Bleaky to Blessed
(Bleak"y) a. Bleak. [Obs.] Dryden.
(Blear) a. [See Blear, v.]
1. Dim or sore with water or rheum; said of the eyes.
His blear eyes ran in gutters to his chin.
2. Causing or caused by dimness of sight; dim.
Power to cheat the eye with blear illusion.
(Blear), v. t. [imp. & p. p. Bleared ; p. pr. & vb. n. Blearing.] [OE. bleren; cf. Dan. plire
to blink, Sw. plira to twinkle, wink, LG. plieren; perh. from the same root as E. blink. See Blink, and
cf. Blur.] To make somewhat sore or watery, as the eyes; to dim, or blur, as the sight. Figuratively: To
obscure (mental or moral perception); to blind; to hoodwink.
That tickling rheums To blear the eye of, to deceive; to impose upon. [Obs.] Chaucer.
Should ever tease the lungs and blear the sight.
(Bleared) a. Dimmed, as by a watery humor; affected with rheum. Blear"ed*ness n.
With bleared visages, come forth to view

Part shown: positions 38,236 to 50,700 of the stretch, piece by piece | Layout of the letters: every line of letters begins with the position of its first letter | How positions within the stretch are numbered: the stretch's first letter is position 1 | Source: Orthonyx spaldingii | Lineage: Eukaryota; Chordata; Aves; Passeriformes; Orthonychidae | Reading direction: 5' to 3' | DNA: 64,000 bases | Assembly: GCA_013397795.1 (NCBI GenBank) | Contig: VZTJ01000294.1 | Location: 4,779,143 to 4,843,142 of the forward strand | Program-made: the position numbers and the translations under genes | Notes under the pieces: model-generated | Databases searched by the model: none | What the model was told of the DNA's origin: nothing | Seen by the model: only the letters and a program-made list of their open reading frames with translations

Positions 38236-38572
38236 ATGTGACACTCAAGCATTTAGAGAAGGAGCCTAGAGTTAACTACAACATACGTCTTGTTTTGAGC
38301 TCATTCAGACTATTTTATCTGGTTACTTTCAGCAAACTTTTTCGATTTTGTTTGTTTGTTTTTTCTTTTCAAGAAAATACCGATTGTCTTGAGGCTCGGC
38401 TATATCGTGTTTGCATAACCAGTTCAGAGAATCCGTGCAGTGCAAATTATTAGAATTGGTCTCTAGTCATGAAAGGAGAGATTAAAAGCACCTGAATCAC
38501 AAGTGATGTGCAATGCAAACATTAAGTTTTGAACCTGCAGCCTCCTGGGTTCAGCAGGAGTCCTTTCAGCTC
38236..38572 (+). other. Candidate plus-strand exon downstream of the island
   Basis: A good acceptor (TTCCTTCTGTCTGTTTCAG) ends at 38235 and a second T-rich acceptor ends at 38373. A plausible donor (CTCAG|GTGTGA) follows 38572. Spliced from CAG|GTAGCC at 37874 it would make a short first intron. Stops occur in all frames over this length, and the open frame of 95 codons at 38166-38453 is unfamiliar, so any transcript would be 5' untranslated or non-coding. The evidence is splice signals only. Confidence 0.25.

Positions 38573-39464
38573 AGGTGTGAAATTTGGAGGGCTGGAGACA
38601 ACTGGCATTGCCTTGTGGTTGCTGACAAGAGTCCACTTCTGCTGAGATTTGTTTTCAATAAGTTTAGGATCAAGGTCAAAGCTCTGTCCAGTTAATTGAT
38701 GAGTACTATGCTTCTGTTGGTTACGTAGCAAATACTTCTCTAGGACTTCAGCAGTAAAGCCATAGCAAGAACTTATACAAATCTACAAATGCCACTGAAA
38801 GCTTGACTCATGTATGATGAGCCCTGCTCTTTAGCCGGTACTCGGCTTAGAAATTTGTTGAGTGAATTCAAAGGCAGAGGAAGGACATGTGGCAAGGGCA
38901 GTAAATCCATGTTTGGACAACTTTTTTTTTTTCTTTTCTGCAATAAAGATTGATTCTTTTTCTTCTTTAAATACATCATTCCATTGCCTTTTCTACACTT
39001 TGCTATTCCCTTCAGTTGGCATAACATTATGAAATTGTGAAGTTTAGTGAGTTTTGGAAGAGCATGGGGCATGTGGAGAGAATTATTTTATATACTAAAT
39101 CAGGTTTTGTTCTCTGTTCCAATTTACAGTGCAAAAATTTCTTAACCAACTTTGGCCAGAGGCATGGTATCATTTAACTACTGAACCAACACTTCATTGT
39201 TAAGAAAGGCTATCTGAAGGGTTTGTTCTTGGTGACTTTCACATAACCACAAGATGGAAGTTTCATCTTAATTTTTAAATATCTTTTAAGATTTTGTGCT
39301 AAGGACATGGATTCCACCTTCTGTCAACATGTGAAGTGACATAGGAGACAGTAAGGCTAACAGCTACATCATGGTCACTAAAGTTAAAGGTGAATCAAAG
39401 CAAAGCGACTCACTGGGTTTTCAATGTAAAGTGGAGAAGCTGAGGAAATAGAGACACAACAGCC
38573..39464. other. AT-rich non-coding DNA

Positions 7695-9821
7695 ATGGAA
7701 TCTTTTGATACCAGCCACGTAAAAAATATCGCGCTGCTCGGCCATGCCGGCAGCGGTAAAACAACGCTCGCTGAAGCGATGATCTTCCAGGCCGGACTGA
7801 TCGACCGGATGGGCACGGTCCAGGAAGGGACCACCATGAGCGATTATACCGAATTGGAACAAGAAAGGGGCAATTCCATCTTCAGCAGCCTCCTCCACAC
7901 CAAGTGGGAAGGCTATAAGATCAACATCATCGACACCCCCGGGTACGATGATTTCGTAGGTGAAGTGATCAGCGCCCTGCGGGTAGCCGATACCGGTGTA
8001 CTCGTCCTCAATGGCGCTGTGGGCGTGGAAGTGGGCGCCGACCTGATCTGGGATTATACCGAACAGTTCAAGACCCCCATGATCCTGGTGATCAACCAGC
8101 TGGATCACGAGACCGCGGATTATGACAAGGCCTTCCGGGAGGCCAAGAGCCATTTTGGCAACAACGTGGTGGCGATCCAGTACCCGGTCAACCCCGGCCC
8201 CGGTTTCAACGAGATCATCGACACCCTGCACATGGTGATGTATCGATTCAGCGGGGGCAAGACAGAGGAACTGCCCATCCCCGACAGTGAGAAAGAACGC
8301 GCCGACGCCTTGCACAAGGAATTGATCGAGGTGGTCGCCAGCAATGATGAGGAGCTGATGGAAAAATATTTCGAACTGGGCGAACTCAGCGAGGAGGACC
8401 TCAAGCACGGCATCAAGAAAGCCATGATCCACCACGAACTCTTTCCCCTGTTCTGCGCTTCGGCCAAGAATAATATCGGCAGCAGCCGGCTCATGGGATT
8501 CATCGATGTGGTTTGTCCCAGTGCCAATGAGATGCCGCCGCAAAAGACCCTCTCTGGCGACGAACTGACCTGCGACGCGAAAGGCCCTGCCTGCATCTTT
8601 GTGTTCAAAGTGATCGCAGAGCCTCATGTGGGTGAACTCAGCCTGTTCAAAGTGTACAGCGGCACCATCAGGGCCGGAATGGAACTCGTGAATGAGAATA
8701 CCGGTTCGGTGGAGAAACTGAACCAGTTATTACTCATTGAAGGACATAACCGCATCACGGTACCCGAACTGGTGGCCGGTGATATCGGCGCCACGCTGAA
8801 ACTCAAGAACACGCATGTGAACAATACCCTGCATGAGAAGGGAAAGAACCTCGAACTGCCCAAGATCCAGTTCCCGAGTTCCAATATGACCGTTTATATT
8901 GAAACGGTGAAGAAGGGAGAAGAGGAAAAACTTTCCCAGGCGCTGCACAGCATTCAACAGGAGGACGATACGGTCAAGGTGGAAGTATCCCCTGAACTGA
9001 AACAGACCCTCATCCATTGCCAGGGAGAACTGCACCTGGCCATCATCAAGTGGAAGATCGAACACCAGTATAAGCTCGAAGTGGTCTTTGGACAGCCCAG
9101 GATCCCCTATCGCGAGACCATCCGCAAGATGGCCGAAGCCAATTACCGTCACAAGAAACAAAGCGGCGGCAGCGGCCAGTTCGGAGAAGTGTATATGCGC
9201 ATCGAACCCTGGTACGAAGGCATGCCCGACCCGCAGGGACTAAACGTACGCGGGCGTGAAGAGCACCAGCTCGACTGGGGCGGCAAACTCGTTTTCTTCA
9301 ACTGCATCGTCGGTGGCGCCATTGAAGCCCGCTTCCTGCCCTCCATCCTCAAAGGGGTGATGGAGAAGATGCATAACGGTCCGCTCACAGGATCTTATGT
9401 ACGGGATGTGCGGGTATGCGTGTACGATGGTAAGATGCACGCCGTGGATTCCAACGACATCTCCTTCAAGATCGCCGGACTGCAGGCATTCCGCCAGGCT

The issue of the exploit.
(Blear"eye`) n. (Med.) A disease of the eyelids, consisting in chronic inflammation of the
margins, with a gummy secretion of sebaceous matter. Dunglison.
1. Having sore eyes; having the eyes dim with rheum; dim- sighted.
The blear-eyed Crispin.
2. Lacking in perception or penetration; short- sighted; as, a blear-eyed bigot.
(Blear"eyed`ness), n. The state of being blear-eyed.
(Blear"y) a. Somewhat blear.
(Bleat) v. i. [imp. & p. p. Bleated; p. pr. & vb. n. Bleating.] [OE. bleten, AS. bltan; akin to D.
blaten, bleeten, OHG. blazan, plazan; prob. of imitative origin.] To make the noise of, or one like that
of, a sheep; to cry like a sheep or calf.
Then suddenly was heard along the main,
To low the ox, to bleat the woolly train.
The ewe that will not hear her lamb when it baas, will never answer a calf when he bleats.
(Bleat), n. A plaintive cry of, or like that of, a sheep.
The bleat of fleecy sheep.
(Bleat"er) n. One who bleats; a sheep.
In cold, stiff soils the bleaters oft complain
Of gouty ails.
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